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Ok, I got curious enough to read "that thread" and there is something from that thread that I object to(I'm still working my way through the thread, but this struck a nerve so I'm replying)

5MinMajor said:
"Don't seek out his faults. He has plenty I am sure. But don't be critical of them. Accept him for who he is. And accept yourself for who you are."

I disagree. Partially.

A great source of stress in my relationship with my wife comes from accepting faults and not being critical of them.

This was ESPECIALLY true during that initial "She's perfect" period of emotional high time.

What I found, for the both of us, is that we would 'accept' a large number of 'faults' and pretend they don't exist. We'd even fool ourselves into thinking they don't exist at times.

Than the inevitable happens. One inevitable is the person would do something just once too often(say be late to meet somewhere and not call). And the other party goes ballistic! Just crazy. "Why are you never on time!" "I hate not knowing what is going on!" Wheras to the offending party, the impression is that the partner has gone NUTS. They NEVER complained before, so why are they complaining now? Are they looking for an excuse to break up? Are they taking out their resentments on me? To make matters WORSE, rather than address the issue(oh, I gueass this is important to you), the offender is feeling so defensive that they would end up just passively taking the abuse to move on, mouthing apologies and sympathy, while chalking the entire episode up as the offended party being "unreasonable" so there is no need to actually CHANGE habits. The solution is simple, "If Woody had gone to the police, this would have never happened!", or to put it plainly, don't suppress problems, point them out at the time so they don't come as a suprise later. And also so they can be pointed out reasonable and addressed. For example, "I hate when your late and don't call me!"--"I'm sorry it bothers you, but I often get wrapped up in things, and then I'm running a little late. I hate stopping to call and making myself even later"--"Ok, I can accept being 5 to 10 minutes late, but if you know your more than 10 minutes late, I want a call"--"Ok, I will try". Now you have a COMPROMISE. If you wait to try to make a compromise untill you are soooo resentfull that you won't accept anything but perfection, and the other person thinks your sooo unreasonable to demand a change when you had no problems in the past it will be much harder to reach a compromise.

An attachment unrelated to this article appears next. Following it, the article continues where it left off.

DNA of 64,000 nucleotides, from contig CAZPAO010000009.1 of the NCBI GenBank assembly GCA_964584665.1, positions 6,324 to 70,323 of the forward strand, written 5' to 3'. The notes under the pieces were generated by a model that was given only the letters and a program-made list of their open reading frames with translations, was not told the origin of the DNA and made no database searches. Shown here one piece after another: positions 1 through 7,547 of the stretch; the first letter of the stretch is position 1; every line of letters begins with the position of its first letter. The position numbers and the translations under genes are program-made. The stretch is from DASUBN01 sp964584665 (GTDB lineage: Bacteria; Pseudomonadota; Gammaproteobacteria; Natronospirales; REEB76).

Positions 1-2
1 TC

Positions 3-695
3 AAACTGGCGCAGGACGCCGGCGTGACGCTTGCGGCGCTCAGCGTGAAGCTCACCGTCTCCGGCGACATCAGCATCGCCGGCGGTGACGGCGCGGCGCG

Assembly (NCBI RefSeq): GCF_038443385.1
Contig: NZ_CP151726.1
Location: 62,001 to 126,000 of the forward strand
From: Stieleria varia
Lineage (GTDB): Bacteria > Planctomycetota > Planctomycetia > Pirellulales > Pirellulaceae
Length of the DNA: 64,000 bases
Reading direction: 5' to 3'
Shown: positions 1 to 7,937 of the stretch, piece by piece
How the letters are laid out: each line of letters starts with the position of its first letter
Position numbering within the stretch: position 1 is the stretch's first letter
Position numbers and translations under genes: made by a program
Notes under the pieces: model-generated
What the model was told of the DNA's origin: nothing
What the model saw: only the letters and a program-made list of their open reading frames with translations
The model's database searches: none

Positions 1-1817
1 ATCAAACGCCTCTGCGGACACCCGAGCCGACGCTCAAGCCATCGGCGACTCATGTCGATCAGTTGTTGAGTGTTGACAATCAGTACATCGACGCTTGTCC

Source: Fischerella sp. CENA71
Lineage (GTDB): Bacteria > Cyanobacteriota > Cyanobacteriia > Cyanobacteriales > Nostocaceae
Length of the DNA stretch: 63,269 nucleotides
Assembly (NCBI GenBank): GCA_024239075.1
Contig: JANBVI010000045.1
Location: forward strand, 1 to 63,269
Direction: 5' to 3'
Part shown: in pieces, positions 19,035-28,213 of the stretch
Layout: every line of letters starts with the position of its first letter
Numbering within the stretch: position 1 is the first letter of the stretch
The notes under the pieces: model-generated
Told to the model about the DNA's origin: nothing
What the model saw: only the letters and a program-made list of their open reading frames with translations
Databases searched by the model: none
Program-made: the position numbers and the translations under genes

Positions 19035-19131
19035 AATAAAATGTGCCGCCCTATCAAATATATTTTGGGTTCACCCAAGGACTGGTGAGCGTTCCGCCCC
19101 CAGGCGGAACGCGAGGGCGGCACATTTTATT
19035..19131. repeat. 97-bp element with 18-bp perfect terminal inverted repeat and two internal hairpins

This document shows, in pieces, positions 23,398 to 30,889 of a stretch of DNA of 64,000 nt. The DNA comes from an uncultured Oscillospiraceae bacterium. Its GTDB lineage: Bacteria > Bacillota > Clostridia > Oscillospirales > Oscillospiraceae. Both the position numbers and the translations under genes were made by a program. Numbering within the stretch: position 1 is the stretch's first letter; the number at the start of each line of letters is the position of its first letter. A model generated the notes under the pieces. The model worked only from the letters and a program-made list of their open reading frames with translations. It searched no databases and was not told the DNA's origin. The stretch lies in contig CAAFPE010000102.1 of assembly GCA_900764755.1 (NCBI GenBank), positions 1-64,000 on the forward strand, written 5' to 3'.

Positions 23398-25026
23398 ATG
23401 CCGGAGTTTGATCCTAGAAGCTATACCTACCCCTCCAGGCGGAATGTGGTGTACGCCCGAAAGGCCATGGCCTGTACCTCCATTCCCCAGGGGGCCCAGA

The other potential problem is the "death by a thousand papercuts". Here is where you have LOTS of little resentments. Things that most likely, if you just SAID they bother you, you could accept in your partner. For example, "I like long hair, I don't like that you got a haircut". You have voiced your preference, but your not telling the other person what to do and you accept them either way. But if you grit your teeth and don't say anything, over and over, than th resentment builds up. And THEN when you get a valid complain, all that resentment comes out in that one complaint! Moreover, if the person dares to point out your being unreasonable("Why are you yelling at me for being late? I told you yesterday I had to work late today and did not know what time I would be out.") your so upset and angry that every complaint comes out at once. To the other party, it comes across as crazy. Your listing every complaint, and every time they address the complaint, instead of acknowledging they address it - you move on to another complaint(and if you have a really bad memory when your angry, like my wife, you can give your partner an added dose of crazy by cycling through a dozen problems because you keep forgetting that he apologised or addressed one of the problems already. After the third time of apologising for the same problem and not being acknowledged, it will be a bit frustrating).

So, in short, I don't think accepting the faults of others is always the best policy. Sometimes it is good, sometimes it is bad, but at the very least if you choose to accept a fault ACCEPT it, don't ignore it.
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So far I have found no faults. :-)

Of course I haven't done a full body inspection yet.
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You are wrong and I hate you for it
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You are wrong and I hate you for it

OMG! You're Woody?

Odee
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So far I have found no faults. :-)

Wasn't directed at you really, just a commentary on disagreeing with another poster's opinion and using my life as an example. :-)
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"So, in short, I don't think accepting the faults of others is always the best policy. Sometimes it is good, sometimes it is bad, but at the very least if you choose to accept a fault ACCEPT it, don't ignore it."

feleck

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Correct in part.

Is very close to that old passive aggressive thing that many do. Results in continuation of pain. This as well as that darn co-dependancy bandied about jazz. One ought not want that.

Joseph - Sometimes knows some things.
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